Cloth $35.00 ISBN: 9780226130699 Published April 2014
E-book $7.00 to $30.00 About E-books ISBN: 9780226130729 Published April 2014

Crucibles of Black Empowerment

Chicago's Neighborhood Politics from the New Deal to Harold Washington

Jeffrey Helgeson

Jeffrey Helgeson

368 pages | 16 halftones, 4 line drawings, 8 maps | 6 x 9 | © 2014
Cloth $35.00 ISBN: 9780226130699 Published April 2014
E-book $7.00 to $30.00 About E-books ISBN: 9780226130729 Published April 2014
The term “community organizer” was deployed repeatedly against Barack Obama during the 2008 presidential campaign as a way to paint him as an inexperienced politician unfit for the presidency. The implication was that the job of a community organizer wasn’t a serious one, and that it certainly wasn’t on the list of credentials needed for a presidential résumé. In reality, community organizers have played key roles in the political lives of American cities for decades, perhaps never more so than during the 1970s in Chicago, where African Americans laid the groundwork for further empowerment as they organized against segregation, discrimination, and lack of equal access to schools, housing, and jobs.

In Crucibles of Black Empowerment, Jeffrey Helgeson recounts the rise of African American political power and activism from the 1930s onward, revealing how it was achieved through community building. His book tells stories of the housewives who organized their neighbors, building tradesmen who used connections with federal officials to create opportunities in a deeply discriminatory employment sector, and the social workers, personnel managers, and journalists who carved out positions in the white-collar workforce.  Looking closely at black liberal politics at the neighborhood level in Chicago, Helgeson explains how black Chicagoans built the networks that eventually would overthrow the city’s seemingly invincible political machine.
Christopher Robert Reed | Roosevelt University
Crucibles of Black Empowerment successfully explores the motivations and sources of how community-based protest politics counterbalanced the apathy and connivance of establishment politics and politicians over one half-century in efforts aimed at improving black life in Chicago. The activists who made this reality are both known and unknown, and include Rev. Addie Wyatt, Ida B. Wells, and Lovelyn Evans in labor, social service, and employment, along with Tim Black, Sidney Williams, Ed ‘the Iron Master’ Wright, and Ed Doty in civil rights, politics, and labor.”
Clarence Lang | author of Grassroots at the Gateway: Class Politics and Black Freedom Struggle in St. Louis, 1936-75
“Spanning five decades of history, Crucibles of Black Empowerment chronicles the community-based struggles waged by black Chicagoans against an unholy trinity of racial, class, and gender inequalities. Using identities forged by work, family, and community, they pursued individual opportunity and collective welfare through economic initiative, political mobilization, unionization, protest, and patient institution building. More than anything else, Jeffrey Helgeson champions the durability of black Chicago's pragmatic liberal tradition.”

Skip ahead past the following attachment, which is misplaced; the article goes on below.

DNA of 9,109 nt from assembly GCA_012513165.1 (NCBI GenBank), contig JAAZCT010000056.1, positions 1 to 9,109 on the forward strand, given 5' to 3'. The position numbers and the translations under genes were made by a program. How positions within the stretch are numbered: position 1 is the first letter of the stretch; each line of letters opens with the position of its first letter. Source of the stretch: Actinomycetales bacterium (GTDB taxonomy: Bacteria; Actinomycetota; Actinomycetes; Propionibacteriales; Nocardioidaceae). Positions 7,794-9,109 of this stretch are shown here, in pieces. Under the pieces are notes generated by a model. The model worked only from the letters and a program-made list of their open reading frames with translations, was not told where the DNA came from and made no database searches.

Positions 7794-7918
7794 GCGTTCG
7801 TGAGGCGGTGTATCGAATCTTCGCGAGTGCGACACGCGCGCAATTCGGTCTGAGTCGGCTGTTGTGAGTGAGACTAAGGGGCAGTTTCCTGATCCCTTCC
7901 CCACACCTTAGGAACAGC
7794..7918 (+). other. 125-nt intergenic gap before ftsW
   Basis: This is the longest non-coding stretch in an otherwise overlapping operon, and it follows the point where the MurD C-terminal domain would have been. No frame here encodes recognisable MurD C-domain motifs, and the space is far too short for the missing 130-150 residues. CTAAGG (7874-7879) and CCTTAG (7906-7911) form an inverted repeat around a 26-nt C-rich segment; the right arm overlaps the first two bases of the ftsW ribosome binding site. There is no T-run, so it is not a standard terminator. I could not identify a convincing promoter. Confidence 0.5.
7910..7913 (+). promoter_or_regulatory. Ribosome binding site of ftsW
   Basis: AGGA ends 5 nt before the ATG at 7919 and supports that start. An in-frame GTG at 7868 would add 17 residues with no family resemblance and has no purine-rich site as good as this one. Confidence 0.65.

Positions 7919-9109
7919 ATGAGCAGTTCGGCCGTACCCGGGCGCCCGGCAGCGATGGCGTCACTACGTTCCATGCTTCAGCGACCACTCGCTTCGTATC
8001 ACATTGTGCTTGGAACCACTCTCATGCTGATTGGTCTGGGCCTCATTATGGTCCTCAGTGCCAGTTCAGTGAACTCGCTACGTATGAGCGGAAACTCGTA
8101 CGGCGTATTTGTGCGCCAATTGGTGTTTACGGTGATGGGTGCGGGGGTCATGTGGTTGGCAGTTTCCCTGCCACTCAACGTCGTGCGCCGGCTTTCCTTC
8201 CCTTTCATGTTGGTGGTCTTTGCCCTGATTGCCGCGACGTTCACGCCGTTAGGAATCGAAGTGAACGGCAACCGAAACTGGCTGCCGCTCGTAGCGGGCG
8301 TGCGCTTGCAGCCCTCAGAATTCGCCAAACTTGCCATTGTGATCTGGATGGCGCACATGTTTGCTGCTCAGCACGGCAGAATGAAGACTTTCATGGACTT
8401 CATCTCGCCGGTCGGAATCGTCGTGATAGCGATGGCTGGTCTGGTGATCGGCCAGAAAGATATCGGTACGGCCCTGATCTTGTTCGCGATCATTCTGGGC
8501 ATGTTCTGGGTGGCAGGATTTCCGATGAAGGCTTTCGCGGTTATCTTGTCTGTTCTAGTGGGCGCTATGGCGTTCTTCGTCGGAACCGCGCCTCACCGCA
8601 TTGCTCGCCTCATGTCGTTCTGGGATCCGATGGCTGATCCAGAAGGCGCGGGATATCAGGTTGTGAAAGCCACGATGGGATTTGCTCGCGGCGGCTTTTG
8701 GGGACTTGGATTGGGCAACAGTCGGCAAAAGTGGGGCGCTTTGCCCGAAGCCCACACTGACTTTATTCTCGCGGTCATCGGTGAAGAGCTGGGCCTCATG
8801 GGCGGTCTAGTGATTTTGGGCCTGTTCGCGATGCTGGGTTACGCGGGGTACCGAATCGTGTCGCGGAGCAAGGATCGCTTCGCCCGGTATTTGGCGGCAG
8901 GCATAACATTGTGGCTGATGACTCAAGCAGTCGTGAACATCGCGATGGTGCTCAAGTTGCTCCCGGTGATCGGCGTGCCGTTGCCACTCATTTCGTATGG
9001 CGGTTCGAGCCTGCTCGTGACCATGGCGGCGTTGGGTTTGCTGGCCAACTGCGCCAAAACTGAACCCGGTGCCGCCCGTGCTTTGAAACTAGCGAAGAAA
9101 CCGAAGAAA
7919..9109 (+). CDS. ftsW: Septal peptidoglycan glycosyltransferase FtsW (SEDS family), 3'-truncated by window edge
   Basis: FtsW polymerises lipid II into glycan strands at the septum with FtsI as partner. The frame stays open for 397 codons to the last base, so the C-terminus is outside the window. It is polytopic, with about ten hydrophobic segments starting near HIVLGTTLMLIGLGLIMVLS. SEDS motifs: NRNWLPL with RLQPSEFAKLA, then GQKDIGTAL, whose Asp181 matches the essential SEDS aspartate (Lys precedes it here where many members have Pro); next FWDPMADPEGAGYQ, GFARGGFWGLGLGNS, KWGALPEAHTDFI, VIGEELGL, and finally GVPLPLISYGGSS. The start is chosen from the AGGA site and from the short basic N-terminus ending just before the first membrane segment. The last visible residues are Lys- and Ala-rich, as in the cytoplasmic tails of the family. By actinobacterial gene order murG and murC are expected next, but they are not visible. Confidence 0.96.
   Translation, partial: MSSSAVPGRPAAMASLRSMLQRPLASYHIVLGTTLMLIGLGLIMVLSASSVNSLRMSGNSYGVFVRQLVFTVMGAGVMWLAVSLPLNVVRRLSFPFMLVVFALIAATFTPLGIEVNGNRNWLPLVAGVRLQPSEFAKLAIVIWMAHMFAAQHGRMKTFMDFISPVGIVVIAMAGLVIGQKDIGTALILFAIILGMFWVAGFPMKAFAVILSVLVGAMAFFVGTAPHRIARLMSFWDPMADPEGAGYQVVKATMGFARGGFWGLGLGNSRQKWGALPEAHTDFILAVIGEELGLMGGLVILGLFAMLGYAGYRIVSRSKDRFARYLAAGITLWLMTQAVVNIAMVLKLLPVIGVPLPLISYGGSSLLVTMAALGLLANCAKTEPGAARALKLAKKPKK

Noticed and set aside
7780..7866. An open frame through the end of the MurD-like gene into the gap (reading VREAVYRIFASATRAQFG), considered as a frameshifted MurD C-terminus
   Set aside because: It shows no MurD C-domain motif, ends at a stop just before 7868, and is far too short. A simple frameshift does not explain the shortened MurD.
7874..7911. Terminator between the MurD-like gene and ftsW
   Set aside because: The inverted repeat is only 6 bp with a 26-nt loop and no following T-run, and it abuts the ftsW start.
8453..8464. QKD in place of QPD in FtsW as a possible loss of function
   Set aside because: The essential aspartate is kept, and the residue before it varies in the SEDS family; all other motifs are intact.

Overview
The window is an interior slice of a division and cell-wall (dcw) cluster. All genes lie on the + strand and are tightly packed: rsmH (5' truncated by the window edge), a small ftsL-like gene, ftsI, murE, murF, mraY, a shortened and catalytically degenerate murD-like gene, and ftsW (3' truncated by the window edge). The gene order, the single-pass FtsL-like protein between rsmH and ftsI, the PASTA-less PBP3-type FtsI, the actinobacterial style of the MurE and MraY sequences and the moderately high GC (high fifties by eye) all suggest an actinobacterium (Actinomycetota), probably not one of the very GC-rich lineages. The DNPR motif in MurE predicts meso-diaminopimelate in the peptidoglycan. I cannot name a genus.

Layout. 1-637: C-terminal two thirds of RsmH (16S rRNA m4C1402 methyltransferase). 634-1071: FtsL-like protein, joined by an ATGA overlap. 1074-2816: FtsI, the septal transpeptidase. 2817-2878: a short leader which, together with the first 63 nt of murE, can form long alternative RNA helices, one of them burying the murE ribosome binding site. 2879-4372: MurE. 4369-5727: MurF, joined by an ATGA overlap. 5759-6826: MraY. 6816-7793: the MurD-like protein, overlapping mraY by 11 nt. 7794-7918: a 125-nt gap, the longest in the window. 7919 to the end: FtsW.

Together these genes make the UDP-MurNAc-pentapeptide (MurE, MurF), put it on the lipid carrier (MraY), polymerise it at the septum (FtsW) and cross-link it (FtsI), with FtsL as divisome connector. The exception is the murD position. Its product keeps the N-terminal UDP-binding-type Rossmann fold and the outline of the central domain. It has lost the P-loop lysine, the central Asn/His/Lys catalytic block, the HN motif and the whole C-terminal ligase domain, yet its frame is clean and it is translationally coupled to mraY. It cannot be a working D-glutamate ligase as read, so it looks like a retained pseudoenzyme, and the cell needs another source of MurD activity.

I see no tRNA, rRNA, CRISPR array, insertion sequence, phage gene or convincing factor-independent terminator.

Eric Arnesen | George Washington University
“Jeffrey Helgeson's Crucibles of Black Empowerment is a sweeping, compelling, and original contribution to Chicago's rich African American history that addresses a wide range of subjects: individual and collective aspirations, the Second Great Migration, neighborhood activism, employment and housing discrimination, and political mobilizations in the mid-20th century, among other things.  Grounded in exhaustive research, Helgeson's study meticulously reconstructs the contours of a liberal political culture in black Chicago that highlighted individual opportunity, pursued interracial coalitions, and advocated for governmental action to produce social change.  On many levels this is a model study of black community politics and protest that should be required reading for anyone interested in Chicago’s—and the country's—troubled racial past.”
Contents
List of Figures and Maps

Introduction

1. The Politics of Home in Hard Times

2. Community Development in an Age of Protest, 1935–40

3. “Will ‘Our People’ Be Any Better Off after This War?”

4. A Decent Place to Live: The Postwar Housing Shortage

5. Capitalism without Capital: Postwar Employment Activism

6. Sources of Black Nationalism from the 1950s to the 1970s

7. Harold Washington: Black Power and the Resilience of Liberalism

Postscript: The Obamas and Black Chicago’s Long Liberal Tradition

Acknowledgments

Notes

Index
For more information, or to order this book, please visit http://www.press.uchicago.edu
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